:" [T] he growth and development of all beings is gradual; this is the universal divine organization and the natural system. The seed does not at once become a tree; the embryo does not at once become a man; the mineral does not suddenly become a stone. No, they grow and develop gradually and attain the limit of perfection"::(`Adbu'l-Bahá, "Some Answered Questions", p. 198–99)cite book |author=`Abdu'l-Bahá |authorlink=`Abdu'l-Bahá |origdate=1904-06 |year=1981 |title=Some Answered Questions |publisher=Bahá'í Publishing Trust |location=Wilmette, Illinois, USA |id=ISBN 0877431906 |url=]

`Abdu'l-Bahá also stresses the importance of interdependence and diversity on evolution; he states that all things are connected like a chain and it is through interaction that development and growth is achieved.. `Abdu'l-Bahá states that humankind has progressed through stages; he states that humans did not appear all at once but instead developed gradually. He once again compares human evolution to the growth of an embryo into an adult:

:" [I] t is evident and confirmed that the development and growth of man on this earth, until he reached his present perfection, resembled the growth and development of the embryo in the womb of the mother: by degrees it passed from condition to condition, from form to form, from one shape to another."::(`Abdu'l-Bahá, Some Answered Questions, p. 183)

While `Abdu'l-Bahá states that man progressed through many stages before reaching this present form, `Abdu'l-Bahá states that humans are a distinct species, and not an animal. `Abdu'l-Bahá states that in every stage of evolution though which humans progressed – either mineral, vegetable, and animal – they were "potentially" humans. Mehanian and Friberg argue that potentiality is a key concept in `Abdu'l-Bahá's discussion of evolution. `Abdul-Bahá states that even if humans passed through an animal stage, it does not mean that humans are animals.

:"But at all times, even when the embryo resembled a worm, it was human in potentiality and character, not animal. The forms assumed by the human embryo in its successive changes do not prove that it is animal in its essential character. Throughout this progression there has been transference of type, a conservation of species or kind. Realizing this we may acknowledge the fact that at one time man was an inmate of the sea, at another period an invertebrate, then a vertebrate and finally a human being standing erect. Though we admit these changes, we cannot say man is an animal. In each one of these stages are signs and evidences of his human existence and destination."::(`Abdu'l-Bahá, Promulgation of Universal Peace, p. 358)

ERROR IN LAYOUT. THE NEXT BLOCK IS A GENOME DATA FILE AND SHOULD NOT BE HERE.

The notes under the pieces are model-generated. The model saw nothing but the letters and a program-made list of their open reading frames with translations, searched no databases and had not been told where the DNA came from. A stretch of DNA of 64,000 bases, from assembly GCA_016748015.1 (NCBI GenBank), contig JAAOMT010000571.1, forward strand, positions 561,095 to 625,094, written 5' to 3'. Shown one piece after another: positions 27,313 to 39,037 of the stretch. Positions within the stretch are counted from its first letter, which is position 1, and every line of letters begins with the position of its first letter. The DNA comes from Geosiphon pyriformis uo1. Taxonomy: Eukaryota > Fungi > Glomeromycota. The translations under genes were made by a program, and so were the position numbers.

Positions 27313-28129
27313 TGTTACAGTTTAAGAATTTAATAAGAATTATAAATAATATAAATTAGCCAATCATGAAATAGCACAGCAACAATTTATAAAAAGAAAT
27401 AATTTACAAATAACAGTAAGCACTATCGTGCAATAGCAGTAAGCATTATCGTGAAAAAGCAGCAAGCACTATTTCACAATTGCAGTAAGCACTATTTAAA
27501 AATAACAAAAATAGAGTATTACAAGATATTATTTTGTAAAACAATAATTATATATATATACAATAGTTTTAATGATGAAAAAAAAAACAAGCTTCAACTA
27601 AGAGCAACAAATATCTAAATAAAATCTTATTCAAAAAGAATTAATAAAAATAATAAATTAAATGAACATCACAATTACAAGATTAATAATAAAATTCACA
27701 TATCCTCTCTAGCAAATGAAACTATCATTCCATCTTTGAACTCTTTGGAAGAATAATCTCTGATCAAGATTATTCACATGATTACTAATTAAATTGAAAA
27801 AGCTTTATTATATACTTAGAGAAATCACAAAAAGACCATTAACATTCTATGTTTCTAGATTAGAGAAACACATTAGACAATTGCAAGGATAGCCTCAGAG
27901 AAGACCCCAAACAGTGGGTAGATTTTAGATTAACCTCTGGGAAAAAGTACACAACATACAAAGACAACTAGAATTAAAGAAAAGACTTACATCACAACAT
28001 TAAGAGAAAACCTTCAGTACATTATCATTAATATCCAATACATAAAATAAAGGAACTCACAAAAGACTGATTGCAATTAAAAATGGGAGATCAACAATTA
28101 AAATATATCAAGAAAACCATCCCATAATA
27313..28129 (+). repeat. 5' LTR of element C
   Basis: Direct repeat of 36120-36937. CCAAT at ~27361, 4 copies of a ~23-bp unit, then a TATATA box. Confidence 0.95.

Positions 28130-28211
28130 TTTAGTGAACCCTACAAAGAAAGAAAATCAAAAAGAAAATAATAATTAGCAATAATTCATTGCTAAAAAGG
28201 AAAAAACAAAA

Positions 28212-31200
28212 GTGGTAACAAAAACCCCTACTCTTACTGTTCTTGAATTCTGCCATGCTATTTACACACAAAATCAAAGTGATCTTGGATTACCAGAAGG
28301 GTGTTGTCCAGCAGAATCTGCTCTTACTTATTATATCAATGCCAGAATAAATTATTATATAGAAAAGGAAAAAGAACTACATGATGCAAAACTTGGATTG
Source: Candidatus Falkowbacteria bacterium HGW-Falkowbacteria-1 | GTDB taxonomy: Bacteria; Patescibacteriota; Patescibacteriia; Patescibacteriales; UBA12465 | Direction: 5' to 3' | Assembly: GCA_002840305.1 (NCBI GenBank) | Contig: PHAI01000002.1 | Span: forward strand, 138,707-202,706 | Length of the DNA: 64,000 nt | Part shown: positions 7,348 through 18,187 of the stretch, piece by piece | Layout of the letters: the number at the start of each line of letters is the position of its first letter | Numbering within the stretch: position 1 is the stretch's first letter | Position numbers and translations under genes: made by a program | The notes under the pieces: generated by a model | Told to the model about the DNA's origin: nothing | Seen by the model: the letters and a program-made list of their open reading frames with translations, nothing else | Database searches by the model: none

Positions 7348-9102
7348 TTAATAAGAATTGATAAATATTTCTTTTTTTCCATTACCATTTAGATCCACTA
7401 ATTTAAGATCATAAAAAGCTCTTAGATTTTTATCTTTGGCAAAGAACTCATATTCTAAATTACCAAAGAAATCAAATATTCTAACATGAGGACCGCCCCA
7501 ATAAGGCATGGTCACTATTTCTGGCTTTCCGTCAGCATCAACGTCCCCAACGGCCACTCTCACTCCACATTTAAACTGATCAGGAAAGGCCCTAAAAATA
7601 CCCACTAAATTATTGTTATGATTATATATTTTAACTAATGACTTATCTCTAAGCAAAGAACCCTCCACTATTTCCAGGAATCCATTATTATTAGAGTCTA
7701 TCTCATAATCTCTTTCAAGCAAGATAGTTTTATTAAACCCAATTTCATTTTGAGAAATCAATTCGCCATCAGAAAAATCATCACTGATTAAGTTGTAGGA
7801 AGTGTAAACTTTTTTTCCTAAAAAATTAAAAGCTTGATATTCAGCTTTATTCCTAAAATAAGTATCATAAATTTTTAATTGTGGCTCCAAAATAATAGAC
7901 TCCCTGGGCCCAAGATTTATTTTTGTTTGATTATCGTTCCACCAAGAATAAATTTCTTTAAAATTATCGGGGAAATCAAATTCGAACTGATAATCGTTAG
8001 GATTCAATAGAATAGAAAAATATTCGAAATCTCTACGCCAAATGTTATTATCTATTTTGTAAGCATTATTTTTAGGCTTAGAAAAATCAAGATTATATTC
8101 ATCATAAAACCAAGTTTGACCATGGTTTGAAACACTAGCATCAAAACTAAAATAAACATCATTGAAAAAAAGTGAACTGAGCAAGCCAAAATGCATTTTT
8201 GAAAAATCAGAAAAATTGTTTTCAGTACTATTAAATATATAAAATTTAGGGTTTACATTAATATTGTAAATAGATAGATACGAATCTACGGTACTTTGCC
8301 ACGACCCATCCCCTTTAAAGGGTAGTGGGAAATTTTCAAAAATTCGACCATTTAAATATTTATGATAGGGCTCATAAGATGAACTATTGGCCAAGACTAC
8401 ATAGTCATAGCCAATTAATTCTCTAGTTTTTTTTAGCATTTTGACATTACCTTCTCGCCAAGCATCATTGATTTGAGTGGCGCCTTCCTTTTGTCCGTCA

`Abdu'l-Bahá rejected the interpretation that the common ancestry of humans with other animals implies that humans are animals. He does not, however, deny that humans have much in common with the animal world, but denies instead that animal characteristics comprise humankind's entire nature. `Abdu'l-Bahá states that humans are on a different plane because of their spiritual and intellectual powers:

:"Though man has powers and outer senses in common with the animal, yet an extraordinary power exists in him of which the animal is bereft. The sciences, arts, inventions, trades and discoveries of realities are the results of this spiritual power"::(`Abdu'l-Bahá, Some Answered Questions p. 186)

While `Abdu'l-Bahá states that humans species in its current form came out of evolution, he states that evolution is governed by universal law, and states that composition of elements responsible for the appearance of life and humans is not a random process:

:"This composition and arrangement, through the wisdom of God and His preexistent might, were produced from one natural organization, which was composed and combined with the greatest strength, conformable to wisdom, and according to a universal law. From this it is evident that it is the creation of God, and is not a fortuitous composition and arrangement."::(`Abdu'l-Bahá, Some Answered Questions, p. 181)